There are many other installations, including a 40-foot-long fish/aircraft (Da Vinci Fish by Sean Guerrero, Royce Carlson, Juanita Hull-Carlson, and John Murphy) and a door that leads nowhere (The Open House by Keith Jones and Lee Henderson). Walk to all of them, and then grab a cheap drink at the Ski Inn—the lowest bar in the Western Hemisphere—before moseying along. 

An architectural treasure has been resurrected. | Flickr/Devon Christopher Adams

The North Shore Beach and Yacht Club

The dried-up lake bed is scattered with abandoned boats that have been reimagined as canvases, but a little less than 20 miles in the opposite direction of Bombay Beach is an under-the-radar attraction for architecture buffs. The North Shore Beach and Yacht Club originally opened in 1959 as a ritzy hangout and a fixture of the Salton Riviera scene. But like much of the area, it became battered by time and the elements, ultimately throwing in the towel in 1981 and sitting abandoned for decades, gathering dust and graffiti. 

Today, it’s on the National Register of Historic Places and, following a multimillion-dollar restoration process, it has been reimagined as the Salton Sea Museum and community center. So why all the attention for what could have otherwise been the abandoned shell of a marina? Because it was designed by Albert Frey, the father of desert modernism (think retro motel with breeze blocks or those Mad Men episodes where Don goes to California). Designed to look like a submarine, the North Shore Beach and Yacht Club is outfitted with nautical porthole windows similar to the ones Frey had in one of his own homes. People pay for architecture tours in Palm Springs without realizing that one of Frey’s coolest designs is at the Salton Sea.

Salvation Mountain is one of the area's surreal sights. | ROBYN BECK/ AFP/ GETTY IMAGES

Salvation Mountain and Slab City

Located 20 miles south of Bombay Beach, Salvation Mountain is what people who have never taken acid imagine an acid trip to be like: a rainbow-colored, 50-foot hill of clay mound outfitted with a yellow staircase, flowers, birds, hearts, and colorful stripes (Fun fact: Kesha filmed a music video there). Salvation Mountain was created by Leonard Knight, a Korean War veteran who found Jesus while reciting the Sinner’s Prayer in a van in San Diego. 

Knight originally wanted to spread the good word via hot air balloon, but upon discovering the California desert, he instead decided to build a colorful mountain. He toiled away at the mound of paint and clay during the day and slept in his truck at night until his work was complete. Knight passed away in 2014 at the age of 82, but Salvation Mountain lives on and it still bears the words of that prayer he said in the van all those years ago: “Jesus, I'm a sinner, please come upon my body and into my heart.”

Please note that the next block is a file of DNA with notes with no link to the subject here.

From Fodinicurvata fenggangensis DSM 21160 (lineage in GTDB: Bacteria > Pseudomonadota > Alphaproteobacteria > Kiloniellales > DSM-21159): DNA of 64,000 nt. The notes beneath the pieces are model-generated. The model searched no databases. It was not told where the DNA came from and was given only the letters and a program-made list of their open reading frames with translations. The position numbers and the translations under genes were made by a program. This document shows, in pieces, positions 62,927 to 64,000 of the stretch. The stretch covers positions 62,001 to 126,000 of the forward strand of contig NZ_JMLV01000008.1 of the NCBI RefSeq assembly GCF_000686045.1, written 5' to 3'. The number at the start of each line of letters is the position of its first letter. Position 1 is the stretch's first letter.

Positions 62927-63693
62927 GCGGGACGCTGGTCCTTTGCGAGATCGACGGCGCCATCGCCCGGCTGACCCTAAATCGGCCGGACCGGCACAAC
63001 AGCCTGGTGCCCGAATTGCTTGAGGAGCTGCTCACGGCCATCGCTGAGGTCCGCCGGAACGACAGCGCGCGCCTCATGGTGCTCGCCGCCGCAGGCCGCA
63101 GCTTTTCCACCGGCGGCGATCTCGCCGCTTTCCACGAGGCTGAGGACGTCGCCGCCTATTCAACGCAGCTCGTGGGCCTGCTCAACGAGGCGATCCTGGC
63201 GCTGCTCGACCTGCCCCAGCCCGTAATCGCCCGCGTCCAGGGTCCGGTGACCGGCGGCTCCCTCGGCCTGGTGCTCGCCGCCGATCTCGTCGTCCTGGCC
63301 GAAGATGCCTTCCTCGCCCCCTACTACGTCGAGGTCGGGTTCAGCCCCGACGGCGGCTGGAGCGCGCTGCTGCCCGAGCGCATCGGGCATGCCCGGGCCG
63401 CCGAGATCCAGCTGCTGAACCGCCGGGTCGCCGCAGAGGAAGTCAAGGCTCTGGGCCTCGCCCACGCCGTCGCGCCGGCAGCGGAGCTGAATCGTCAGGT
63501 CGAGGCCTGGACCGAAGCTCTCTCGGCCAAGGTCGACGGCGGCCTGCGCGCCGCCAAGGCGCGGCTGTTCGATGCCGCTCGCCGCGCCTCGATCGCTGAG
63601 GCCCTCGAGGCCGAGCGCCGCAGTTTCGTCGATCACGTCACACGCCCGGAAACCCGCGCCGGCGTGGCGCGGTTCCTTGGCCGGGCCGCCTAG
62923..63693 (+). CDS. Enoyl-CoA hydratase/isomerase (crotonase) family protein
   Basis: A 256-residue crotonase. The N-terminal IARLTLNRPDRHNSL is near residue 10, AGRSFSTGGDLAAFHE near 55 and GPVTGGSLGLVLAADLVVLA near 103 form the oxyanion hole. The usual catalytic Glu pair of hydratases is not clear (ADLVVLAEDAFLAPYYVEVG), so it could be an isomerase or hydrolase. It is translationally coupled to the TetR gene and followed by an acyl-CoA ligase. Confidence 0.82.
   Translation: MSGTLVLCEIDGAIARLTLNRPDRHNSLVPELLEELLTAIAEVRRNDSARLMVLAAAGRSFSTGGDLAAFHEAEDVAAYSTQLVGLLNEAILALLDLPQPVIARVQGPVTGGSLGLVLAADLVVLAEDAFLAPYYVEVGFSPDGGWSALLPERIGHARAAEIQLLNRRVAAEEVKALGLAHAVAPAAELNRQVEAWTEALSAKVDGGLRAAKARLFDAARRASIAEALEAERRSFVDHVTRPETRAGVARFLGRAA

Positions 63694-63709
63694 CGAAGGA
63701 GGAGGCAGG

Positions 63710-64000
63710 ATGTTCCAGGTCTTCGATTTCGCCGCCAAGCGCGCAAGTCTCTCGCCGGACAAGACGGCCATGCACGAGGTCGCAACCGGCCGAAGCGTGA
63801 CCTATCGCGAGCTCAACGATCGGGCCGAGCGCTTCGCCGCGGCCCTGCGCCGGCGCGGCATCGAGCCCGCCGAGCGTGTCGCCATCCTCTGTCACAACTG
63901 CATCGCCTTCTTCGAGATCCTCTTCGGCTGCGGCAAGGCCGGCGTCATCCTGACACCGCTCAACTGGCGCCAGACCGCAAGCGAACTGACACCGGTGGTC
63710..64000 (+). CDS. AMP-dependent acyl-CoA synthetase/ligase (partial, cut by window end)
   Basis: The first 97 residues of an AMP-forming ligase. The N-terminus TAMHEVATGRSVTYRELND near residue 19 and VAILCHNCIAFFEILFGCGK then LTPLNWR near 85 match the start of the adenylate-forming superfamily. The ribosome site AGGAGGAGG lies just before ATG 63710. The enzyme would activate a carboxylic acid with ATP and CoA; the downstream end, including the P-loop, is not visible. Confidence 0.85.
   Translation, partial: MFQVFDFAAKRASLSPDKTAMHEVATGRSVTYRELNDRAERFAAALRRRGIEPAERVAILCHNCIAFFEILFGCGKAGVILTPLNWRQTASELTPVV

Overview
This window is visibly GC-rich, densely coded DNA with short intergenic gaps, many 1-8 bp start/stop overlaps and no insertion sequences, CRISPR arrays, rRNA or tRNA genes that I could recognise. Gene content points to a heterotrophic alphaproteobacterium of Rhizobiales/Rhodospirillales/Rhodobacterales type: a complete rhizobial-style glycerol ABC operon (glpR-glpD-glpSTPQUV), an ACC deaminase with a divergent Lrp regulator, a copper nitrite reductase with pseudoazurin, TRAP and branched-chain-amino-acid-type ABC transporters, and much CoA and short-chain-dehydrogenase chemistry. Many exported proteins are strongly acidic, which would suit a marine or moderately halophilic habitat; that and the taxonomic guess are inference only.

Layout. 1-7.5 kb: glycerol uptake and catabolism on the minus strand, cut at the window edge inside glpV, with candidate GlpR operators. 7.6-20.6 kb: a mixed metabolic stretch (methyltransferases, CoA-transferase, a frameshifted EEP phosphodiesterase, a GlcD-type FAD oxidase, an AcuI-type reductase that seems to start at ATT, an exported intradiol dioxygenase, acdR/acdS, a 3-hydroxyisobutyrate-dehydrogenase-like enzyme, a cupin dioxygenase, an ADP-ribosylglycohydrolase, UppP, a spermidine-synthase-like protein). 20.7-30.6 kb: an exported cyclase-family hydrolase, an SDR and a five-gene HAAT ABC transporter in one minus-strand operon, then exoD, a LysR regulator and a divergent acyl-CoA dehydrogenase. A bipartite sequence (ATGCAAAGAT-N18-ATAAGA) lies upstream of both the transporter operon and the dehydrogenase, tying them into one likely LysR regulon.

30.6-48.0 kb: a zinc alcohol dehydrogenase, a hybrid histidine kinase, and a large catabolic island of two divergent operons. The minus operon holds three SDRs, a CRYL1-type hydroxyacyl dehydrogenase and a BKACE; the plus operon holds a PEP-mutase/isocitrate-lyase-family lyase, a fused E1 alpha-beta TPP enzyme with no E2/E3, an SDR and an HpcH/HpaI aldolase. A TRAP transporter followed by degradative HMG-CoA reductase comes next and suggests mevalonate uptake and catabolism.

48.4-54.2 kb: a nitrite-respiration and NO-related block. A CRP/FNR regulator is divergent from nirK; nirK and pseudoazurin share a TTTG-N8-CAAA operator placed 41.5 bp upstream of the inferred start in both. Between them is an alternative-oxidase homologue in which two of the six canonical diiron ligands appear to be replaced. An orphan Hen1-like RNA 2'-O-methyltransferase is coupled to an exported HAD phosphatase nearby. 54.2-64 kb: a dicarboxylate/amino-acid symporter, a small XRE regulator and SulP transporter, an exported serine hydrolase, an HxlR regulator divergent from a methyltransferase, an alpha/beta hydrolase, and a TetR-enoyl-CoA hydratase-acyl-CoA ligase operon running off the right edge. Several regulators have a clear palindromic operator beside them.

Slab City: The Last Free Place on Earth. | DesignClass/Unsplash

Venture beyond Salvation Mountain and you’ll find yourself in Slab City, the self-proclaimed last free place in America. This rogue desert community rose up from the parched desert after World War II marine base Camp Dunlap was demolished, leaving behind the concrete slabs that give the settlement its name. The sprawling and extremely unofficial town is populated by snowbirds, artists, and dedicated desert rats who all have one thing in common: They want to be very, very off the grid.

Residents—who are technically squatters—have no running water and no electric grid. Some say they have no laws. What they do have, however, is a thriving community in a harsh, unforgiving environment. Summer temperatures can soar above 110 and winter wind brings an unholy chill, but people remain. These days, there’s even a library, hostel, and a solar-powered music venue. If the Salton Sea gives you apocalyptic vibes, Slab City is proof that even in a post-apocalyptic landscape, art, human spirit, and creativity will remain.

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Krista Diamond is a freelance/fiction writer who lives in (and often writes about) Las Vegas. Her writing has been featured in The New York Times, HuffPost, Eater, Business Insider, Fodor’s, and Desert Companion.